Winter Solstice/Yuletide Decorations
Every year, at this time of the winter season, people around the world set out decorations for the holiday season. And like many different times of the year, some people begin to make comparisons between Christian holidays and Pagan feasts and festivals.
The Winter Solstice/Yuletide festival and Christmas are one such comparisons. For sure there are a lot of cross over symbology between these Pagan celebrations and the Christian Christmas. But you might be surprised that the Christmas Tree is not one of these.
The following is an excerpt from The History of Yule:
The “Christmas” Tree
The Christmas tree tradition does not come from Pagans as many believe. Some people believe the Christmas tree comes from a story of Odin hanging from Yggdrasil in order to learn about the Norse Runes.
Odin does this, in order to learn of the runes that are used to control the worlds. Odin hangs himself from the great world tree Yggdrasil, and then stabs himself with his spear, making a sacrifice of himself for the great/divine knowledge. This is more closely related to the story of the Sacred King who sacrifices himself during the 1st Harvest Festival known of Lughnasadh.
Early Pagans lived in harmony with nature, cutting down an evergreen just for a winter decoration wasn’t something they did. Those trees were more important in keeping their homes protected against the winter winds, or shaded from the summer rays of the sun.
What they did do, was cut holly and bring them indoors to decorate and honor the Holly King, ie: the boughs of holly. Boughs is an old Proto-Germanic word (around 200BC), meaning the shoulder/arm and often used when talking about a branch of a tree. In this case, the holly tree. I don’t think holly trees were in Jerusalem with Jesus. Most of the symbology used during Christmas are indeed part of the Pagan observation of the winter solstice/yuletide season. But the “christmas tree” isn’t one of them.
The decorated tree comes from the 16th century and western Germany. In Christian Germany these trees were called “Paradeisbaum” (paradise trees) and were brought into homes to celebrate the annual Feast of Adam and Eve on December 24.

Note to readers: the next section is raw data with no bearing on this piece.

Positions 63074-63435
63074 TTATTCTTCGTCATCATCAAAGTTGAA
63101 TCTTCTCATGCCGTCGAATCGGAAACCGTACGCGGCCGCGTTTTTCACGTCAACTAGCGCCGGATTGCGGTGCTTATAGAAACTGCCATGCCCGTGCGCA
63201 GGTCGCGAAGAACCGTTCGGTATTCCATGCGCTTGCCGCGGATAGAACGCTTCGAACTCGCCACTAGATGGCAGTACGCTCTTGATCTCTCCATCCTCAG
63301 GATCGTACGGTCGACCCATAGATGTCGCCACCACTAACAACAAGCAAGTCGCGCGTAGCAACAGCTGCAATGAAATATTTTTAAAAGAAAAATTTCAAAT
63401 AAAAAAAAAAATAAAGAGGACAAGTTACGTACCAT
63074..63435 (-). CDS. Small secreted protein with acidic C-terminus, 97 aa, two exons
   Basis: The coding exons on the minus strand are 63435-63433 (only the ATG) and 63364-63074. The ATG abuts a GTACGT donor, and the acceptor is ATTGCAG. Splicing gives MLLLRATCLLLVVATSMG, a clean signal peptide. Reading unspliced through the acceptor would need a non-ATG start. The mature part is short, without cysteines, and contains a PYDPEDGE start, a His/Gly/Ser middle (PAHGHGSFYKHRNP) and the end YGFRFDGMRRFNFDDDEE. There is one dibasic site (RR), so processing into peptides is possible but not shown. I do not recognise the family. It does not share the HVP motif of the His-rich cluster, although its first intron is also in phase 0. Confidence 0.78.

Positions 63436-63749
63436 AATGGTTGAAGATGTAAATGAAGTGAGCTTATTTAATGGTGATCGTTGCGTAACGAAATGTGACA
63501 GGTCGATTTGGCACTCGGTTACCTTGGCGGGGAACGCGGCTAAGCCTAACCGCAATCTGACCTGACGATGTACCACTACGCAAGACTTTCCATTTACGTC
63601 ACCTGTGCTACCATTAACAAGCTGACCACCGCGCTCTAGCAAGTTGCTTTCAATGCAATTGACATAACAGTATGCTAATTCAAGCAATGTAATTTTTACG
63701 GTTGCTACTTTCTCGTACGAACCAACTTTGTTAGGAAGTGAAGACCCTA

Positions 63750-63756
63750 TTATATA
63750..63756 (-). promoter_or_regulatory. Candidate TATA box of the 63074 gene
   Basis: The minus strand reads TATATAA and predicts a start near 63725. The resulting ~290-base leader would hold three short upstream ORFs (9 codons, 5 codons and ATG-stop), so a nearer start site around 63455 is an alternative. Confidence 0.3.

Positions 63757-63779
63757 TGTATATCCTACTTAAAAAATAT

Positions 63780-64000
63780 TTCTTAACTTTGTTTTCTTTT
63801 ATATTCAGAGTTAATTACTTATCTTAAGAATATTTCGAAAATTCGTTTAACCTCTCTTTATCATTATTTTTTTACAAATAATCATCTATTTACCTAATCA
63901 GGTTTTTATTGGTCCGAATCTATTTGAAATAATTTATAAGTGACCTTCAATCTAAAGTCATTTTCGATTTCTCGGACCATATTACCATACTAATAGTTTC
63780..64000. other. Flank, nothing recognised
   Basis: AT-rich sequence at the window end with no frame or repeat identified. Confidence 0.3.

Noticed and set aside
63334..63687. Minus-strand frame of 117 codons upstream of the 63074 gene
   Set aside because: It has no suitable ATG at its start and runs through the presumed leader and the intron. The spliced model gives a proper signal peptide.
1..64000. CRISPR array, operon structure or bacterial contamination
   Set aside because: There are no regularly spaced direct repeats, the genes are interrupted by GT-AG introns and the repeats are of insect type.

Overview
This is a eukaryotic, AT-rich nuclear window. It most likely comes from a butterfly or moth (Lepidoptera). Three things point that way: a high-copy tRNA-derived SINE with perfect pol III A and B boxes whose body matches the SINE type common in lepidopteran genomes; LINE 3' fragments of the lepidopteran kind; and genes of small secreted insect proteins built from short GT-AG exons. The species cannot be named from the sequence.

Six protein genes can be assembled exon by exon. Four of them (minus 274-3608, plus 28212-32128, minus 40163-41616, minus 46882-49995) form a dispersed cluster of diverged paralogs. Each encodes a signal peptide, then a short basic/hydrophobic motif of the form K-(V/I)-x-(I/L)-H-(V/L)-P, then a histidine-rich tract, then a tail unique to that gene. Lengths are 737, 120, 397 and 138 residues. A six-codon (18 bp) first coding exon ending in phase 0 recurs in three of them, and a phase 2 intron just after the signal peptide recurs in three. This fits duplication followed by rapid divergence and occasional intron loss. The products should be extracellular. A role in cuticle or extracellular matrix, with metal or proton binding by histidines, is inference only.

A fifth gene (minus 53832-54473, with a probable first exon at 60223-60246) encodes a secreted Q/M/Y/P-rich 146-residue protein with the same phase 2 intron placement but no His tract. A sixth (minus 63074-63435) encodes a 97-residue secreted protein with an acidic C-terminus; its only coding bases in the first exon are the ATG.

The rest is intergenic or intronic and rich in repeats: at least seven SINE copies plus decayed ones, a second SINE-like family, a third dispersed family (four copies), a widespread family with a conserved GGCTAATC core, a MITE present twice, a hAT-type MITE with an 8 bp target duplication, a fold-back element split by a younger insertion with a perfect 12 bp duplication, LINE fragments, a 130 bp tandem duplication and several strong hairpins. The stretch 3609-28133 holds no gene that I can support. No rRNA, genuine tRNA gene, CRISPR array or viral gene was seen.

They were first brought to America by German immigrants around the 1700s. It took nearly 100 years for the Christmas tree to became popular among the general population.
In the 1850s the first signs of Christmas tree sales and lots began to appear around American towns.
In the mid-1850s President Franklin Pierce (1804-1869) established the first Christmas tree at the White House.
President Calvin Coolidge (1885-1933) started the National Christmas Tree Lighting Ceremony on the White House lawn in 1923.
Today Christmas trees are one aspect of the holiday that is solely Christian and has little influence from the pagan rituals and celebrations of old. However, this is one tradition that many modern Pagans have taken from the Christians for their own observances. And why not, Christianity has taken so much from us, why can’t we take something from them.
Today, many Pagans are converts of other religions, including Christianity. Those holiday traditions of decorating and sharing gifts is hard to give up for many. Not as a religious observance, but as a sense of brotherly love, family and sharing. As a result, many Pagans bring in live trees and decorate them for the Yuletide season. Once the holidays are over, these trees are then planted outside their home to share the memories for a lifetime. Another perspective is for Pagans to bring in an artificial tree for decoration, preserving the living trees out in nature where they belong. But still honoring the celebration of the season with a tree.
© 2018 Springwolf, D.D., Ph.D. Springwolf Reflections / Springs Haven, LLC. All Rights Reserved.